A. One day digging and placing fence posts on a ranch that was being prepped for cattle. The guy called it filler work and it paid $8.00 dollars per hour. However, you can’t curse the dollar that comes your way because you are dismissing the better ones that may come after it. It was labor intensive but the land on that part of the island was reminiscent of the west you see in old movies. The Hawaiians I worked with that day brought amazing steak and deer meat and my new friend Kazu had given me a plate of Pork Loco Moko that I had brought with me. We ate like kings!

B. As a result of pounding the pavement for the first 4 days, someone called me to work on their land. It was a homestead and the owner had the vision to make the land a sustainable and an off the grid environment. It was a great cause that paid $12.00 an hour and he could give me about 12 hours per week. He often brought me dozens of bananas at a time that my girlfriend and I turned into delicious smoothies.

C. Through the same individuals that I met on my second night in Molokai, a woman hired me to clean condominiums for $15.00 per hour and was offering anywhere from 8-10 hours per week. Guests that checked out often left cool items they didn’t want to travel with such as beer, great snacks, produce or coffee. These things mostly came from a local farm and coffee plantation so they were indeed cool treats.

D. The same gentlemen with the homestead that was now my friend was a manager at a condominium rental property and I submitted an application there that one month later realized into a part-time at $11.50 per hour for 8-12 hours per week.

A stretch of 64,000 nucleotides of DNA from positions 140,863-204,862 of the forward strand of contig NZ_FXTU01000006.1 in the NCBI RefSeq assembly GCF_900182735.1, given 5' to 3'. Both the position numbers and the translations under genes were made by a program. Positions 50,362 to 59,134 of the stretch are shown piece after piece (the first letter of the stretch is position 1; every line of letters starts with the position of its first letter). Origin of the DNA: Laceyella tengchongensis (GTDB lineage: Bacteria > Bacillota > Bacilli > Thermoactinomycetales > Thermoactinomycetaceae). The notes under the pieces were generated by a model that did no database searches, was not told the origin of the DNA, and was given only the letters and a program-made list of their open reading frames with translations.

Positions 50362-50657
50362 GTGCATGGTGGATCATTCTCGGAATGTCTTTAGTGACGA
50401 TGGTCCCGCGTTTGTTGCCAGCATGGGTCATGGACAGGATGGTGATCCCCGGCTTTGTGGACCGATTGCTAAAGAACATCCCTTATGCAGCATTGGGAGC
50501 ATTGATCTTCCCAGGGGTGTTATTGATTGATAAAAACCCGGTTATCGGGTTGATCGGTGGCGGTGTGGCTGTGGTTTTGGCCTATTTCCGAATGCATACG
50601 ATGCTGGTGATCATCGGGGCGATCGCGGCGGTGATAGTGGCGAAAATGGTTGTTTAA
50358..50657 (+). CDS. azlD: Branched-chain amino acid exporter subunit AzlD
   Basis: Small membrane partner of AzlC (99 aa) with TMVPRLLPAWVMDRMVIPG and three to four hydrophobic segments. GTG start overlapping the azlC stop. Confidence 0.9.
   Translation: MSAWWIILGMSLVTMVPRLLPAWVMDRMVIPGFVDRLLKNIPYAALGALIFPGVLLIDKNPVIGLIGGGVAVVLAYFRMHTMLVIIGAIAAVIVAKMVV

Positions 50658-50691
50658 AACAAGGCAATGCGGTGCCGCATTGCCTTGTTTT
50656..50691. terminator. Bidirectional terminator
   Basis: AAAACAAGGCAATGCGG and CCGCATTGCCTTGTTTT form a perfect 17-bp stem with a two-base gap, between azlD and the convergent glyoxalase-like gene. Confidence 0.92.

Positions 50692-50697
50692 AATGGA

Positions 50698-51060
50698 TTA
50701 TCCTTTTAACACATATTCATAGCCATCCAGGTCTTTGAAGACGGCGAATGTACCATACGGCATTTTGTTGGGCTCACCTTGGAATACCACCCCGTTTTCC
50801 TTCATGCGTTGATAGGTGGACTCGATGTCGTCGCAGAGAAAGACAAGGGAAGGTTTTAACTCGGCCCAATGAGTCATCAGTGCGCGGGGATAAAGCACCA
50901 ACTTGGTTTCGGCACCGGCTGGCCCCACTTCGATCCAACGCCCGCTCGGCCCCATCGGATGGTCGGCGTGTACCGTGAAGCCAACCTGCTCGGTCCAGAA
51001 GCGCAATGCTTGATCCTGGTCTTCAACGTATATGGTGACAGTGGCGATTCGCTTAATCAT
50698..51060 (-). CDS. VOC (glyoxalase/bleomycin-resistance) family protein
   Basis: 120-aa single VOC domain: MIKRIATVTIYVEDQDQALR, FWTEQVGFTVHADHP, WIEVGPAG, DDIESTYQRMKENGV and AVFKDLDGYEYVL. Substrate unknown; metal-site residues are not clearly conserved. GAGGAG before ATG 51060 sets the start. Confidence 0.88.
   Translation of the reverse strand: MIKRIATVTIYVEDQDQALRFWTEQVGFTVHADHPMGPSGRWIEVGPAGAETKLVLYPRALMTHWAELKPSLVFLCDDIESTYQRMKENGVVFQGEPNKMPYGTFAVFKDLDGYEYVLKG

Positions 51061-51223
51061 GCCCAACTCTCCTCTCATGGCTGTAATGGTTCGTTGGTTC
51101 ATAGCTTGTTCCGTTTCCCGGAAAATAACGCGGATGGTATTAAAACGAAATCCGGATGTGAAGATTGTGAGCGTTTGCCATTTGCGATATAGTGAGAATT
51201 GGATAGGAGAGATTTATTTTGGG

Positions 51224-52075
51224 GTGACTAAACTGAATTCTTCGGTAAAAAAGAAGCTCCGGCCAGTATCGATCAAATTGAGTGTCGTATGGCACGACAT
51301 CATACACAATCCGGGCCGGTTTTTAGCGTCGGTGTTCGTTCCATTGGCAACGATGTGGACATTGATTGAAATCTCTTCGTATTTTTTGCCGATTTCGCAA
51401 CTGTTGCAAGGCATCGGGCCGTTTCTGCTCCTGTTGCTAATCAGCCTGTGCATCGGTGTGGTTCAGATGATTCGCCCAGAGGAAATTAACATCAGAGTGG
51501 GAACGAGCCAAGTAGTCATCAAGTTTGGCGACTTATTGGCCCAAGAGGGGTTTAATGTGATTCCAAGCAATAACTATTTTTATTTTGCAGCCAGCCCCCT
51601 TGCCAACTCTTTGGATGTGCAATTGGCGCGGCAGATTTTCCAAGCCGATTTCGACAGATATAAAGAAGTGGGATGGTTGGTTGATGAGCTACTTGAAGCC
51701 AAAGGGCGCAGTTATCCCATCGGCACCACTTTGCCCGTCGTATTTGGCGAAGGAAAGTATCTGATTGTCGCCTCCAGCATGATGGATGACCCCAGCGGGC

E. For the first month that I was there, I also assisted a doctoral student by editing his dissertation paper at $15.00 per hour for about 5 hours per week.

F. Through User Testing, I received my occasional $10-20 dollars.

G. I worked on this blog whenever possible and by the end of the second month was offered $150.00 per month to blog for them with regards to my content. That begins in September.

H. I took the 30–hour substitute teacher course and by the second week of August, will be eligible to work as a sub. This pays about $22.00 per hour or $155.00 per day from 7:45AM to 2:45PM.

I. This certificate made me eligible to work in an after school program that pays $22.00 per hour.

I came to one of the most difficult places to find work that I have ever been to and in just under three months positioned myself to have a pretty decent income on the island. After gas, food, rent and a few bar hops, assuming I have earned $2500.00-$3,000.00 in one month; I will be able to put away anywhere from $1000-$1500. It wasn’t easy but all of the hard work was well worth it.




2 thoughts on “The Chronicles of Traveling With a Travel Nurse

  1. They say, “when there is a will there is a way” , but, this takes something more than just mere will power. Your fortitude, determination and most importantly, your belief, has served you well. Congratulations on succeeding in one of the most difficult experience of your life.

Leave a Reply